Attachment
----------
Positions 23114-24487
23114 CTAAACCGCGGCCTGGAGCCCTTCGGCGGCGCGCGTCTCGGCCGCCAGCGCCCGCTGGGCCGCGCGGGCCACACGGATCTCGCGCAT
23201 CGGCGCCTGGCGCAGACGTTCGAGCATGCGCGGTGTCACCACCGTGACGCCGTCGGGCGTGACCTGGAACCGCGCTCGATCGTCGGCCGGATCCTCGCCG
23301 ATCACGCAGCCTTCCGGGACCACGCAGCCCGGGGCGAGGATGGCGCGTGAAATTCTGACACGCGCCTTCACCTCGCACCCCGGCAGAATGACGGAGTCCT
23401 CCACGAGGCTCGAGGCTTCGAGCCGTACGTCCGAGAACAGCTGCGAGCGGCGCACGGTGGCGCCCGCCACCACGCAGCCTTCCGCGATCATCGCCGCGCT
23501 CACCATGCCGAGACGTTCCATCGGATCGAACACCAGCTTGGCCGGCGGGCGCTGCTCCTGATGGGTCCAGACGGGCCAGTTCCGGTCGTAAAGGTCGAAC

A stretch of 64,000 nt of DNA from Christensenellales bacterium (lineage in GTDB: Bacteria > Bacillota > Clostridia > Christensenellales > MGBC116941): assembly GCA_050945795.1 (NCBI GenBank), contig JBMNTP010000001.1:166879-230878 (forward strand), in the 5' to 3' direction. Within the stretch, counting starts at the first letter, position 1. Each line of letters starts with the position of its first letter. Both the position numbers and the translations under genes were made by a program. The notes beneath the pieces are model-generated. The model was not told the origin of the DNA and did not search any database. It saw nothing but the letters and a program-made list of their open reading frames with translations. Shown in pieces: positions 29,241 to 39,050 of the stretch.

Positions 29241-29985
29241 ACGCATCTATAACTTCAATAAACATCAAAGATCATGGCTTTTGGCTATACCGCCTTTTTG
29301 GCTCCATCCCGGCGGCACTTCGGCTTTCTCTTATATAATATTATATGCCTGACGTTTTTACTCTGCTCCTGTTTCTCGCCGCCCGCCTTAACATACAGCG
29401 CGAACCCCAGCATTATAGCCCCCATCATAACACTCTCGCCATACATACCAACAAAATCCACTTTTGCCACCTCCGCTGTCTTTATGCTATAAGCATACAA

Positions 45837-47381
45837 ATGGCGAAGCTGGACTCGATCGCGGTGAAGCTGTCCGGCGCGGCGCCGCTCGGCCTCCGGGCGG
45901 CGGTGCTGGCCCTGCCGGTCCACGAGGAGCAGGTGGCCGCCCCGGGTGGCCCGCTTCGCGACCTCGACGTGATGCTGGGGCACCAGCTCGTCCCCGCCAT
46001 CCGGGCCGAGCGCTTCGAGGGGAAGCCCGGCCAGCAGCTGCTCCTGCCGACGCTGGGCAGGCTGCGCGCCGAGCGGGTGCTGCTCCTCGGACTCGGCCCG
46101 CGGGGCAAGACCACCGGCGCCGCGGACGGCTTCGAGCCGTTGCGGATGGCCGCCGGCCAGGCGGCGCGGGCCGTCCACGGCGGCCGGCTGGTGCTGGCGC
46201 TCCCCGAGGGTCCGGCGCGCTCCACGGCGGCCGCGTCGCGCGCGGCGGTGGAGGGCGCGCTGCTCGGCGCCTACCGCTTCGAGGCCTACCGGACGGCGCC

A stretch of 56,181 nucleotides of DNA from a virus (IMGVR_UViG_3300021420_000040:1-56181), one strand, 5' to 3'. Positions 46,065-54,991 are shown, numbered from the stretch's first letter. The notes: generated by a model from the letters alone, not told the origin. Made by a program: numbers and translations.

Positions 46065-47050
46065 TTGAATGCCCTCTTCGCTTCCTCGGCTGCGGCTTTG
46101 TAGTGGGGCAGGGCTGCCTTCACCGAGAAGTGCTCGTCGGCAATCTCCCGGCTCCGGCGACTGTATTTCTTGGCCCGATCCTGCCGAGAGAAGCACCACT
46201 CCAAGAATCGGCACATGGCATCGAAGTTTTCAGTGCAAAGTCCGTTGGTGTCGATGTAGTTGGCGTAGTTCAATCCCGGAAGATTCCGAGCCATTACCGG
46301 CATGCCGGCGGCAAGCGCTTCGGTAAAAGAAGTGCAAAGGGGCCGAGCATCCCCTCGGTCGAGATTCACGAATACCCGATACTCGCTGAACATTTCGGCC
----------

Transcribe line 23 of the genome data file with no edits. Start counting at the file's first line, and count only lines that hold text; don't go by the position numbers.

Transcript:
46301 CATGCCGGCGGCAAGCGCTTCGGTAAAAGAAGTGCAAAGGGGCCGAGCATCCCCTCGGTCGAGATTCACGAATACCCGATACTCGCTGAACATTTCGGCC